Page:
Ireland is introducing regulations that will allow cannabis-based medicines to be prescribed, the country’s Department of Health recently announced.
Drugs like Sativex, a marijuana-derived oral spray made by British company GW Pharmaceuticals, are available in various European countries for patients with multiple sclerosis but have yet to be authorized in Ireland.
While health regulators recommended approval of Sativex about two years ago, legal changes to allow cannabis pharmaceuticals will be implemented in the coming weeks.
“Ongoing research into the benefits of medicinal cannabis and cannabis-based medication extract for the symptoms of MS has shown the efficacy of such treatments to alleviate spasticity, sleep disorders, pain and other symptoms associated with MS,” said Ava Battles, chief executive of the organization MS Ireland.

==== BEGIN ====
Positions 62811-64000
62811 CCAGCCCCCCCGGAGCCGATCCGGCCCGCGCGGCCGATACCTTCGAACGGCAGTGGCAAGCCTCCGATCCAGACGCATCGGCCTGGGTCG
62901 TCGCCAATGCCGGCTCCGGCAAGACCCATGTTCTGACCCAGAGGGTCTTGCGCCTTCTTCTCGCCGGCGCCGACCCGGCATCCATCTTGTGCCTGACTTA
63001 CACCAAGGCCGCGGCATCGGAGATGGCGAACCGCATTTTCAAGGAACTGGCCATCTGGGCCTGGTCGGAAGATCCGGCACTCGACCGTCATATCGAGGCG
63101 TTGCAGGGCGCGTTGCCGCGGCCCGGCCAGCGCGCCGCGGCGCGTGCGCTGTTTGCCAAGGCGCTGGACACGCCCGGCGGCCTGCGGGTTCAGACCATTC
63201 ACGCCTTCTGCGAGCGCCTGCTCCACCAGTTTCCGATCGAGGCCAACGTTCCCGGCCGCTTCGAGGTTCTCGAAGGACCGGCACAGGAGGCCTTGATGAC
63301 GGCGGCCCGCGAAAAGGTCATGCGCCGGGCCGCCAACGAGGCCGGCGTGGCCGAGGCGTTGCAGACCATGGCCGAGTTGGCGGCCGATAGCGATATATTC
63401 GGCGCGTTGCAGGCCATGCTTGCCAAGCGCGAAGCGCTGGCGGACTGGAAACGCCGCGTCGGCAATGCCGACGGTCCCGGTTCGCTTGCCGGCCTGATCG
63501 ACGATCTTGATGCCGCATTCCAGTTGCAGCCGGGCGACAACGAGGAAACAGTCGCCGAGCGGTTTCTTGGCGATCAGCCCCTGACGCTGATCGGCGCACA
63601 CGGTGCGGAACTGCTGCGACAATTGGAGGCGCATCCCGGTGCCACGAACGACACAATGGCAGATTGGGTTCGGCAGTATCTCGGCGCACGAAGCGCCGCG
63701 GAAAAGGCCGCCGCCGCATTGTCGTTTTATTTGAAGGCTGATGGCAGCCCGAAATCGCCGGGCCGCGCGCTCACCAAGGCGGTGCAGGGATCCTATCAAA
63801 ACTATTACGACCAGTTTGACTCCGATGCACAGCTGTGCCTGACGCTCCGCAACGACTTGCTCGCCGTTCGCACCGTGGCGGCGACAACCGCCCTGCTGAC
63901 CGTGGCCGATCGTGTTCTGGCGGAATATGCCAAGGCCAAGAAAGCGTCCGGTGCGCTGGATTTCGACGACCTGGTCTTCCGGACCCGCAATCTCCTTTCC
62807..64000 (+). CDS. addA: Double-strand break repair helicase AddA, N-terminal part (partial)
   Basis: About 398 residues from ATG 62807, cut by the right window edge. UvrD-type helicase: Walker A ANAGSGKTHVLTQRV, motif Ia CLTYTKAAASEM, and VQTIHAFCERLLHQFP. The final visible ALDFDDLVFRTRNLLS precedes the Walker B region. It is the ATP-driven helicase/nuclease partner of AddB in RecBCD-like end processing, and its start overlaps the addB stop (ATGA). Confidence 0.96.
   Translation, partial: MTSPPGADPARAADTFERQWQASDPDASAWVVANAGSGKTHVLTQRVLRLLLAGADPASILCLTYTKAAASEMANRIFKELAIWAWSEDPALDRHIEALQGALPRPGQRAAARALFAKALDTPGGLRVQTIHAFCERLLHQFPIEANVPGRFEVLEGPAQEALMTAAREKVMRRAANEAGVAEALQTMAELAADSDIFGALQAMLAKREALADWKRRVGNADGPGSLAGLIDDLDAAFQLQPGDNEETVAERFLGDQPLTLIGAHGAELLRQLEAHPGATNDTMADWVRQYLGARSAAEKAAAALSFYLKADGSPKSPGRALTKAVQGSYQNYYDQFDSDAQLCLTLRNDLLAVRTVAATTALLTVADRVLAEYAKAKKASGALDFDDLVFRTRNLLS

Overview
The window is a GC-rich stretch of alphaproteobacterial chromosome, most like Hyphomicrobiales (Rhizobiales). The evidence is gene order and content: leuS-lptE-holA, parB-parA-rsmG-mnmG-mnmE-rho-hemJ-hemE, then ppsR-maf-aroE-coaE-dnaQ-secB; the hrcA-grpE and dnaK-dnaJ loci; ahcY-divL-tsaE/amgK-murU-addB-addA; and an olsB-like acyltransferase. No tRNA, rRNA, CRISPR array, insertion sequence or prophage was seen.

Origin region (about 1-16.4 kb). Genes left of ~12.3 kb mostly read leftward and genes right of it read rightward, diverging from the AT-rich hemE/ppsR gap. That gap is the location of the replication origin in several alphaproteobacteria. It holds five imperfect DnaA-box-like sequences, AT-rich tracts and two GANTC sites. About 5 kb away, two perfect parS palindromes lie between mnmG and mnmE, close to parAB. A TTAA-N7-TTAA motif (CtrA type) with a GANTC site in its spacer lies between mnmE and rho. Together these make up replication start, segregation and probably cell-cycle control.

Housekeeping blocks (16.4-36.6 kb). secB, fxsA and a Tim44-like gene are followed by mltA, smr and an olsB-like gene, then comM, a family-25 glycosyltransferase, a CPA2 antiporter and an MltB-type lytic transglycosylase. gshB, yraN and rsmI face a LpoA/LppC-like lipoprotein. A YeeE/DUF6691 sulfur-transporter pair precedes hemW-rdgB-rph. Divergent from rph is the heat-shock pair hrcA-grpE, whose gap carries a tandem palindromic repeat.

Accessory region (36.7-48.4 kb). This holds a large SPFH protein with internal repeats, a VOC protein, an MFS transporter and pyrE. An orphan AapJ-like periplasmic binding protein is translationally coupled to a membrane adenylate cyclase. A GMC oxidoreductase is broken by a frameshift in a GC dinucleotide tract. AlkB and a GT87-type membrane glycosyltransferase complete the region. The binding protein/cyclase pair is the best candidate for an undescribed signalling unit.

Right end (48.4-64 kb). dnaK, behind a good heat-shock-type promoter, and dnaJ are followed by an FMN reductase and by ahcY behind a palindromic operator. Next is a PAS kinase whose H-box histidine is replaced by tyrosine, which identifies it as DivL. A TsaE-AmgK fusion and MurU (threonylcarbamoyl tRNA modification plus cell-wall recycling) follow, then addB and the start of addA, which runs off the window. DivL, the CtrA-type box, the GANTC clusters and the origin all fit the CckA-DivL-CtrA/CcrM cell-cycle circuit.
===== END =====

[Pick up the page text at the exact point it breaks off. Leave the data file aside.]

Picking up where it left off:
“MS Ireland believes people with MS should have access to all and any appropriate and licensed treatments that would improve or assist in the management of their condition.”
Sativex has undergone a number of clinical trials as a treatment for MS-related symptoms. Approximately 8,000 people in Ireland suffer from the condition.
The drug is to be dispensed in pharmacies under prescription, according to officials from the Health Products Regulatory Authority.
Despite its similarity, herbal cannabis will remain banned under the new law.[Irish Examiner]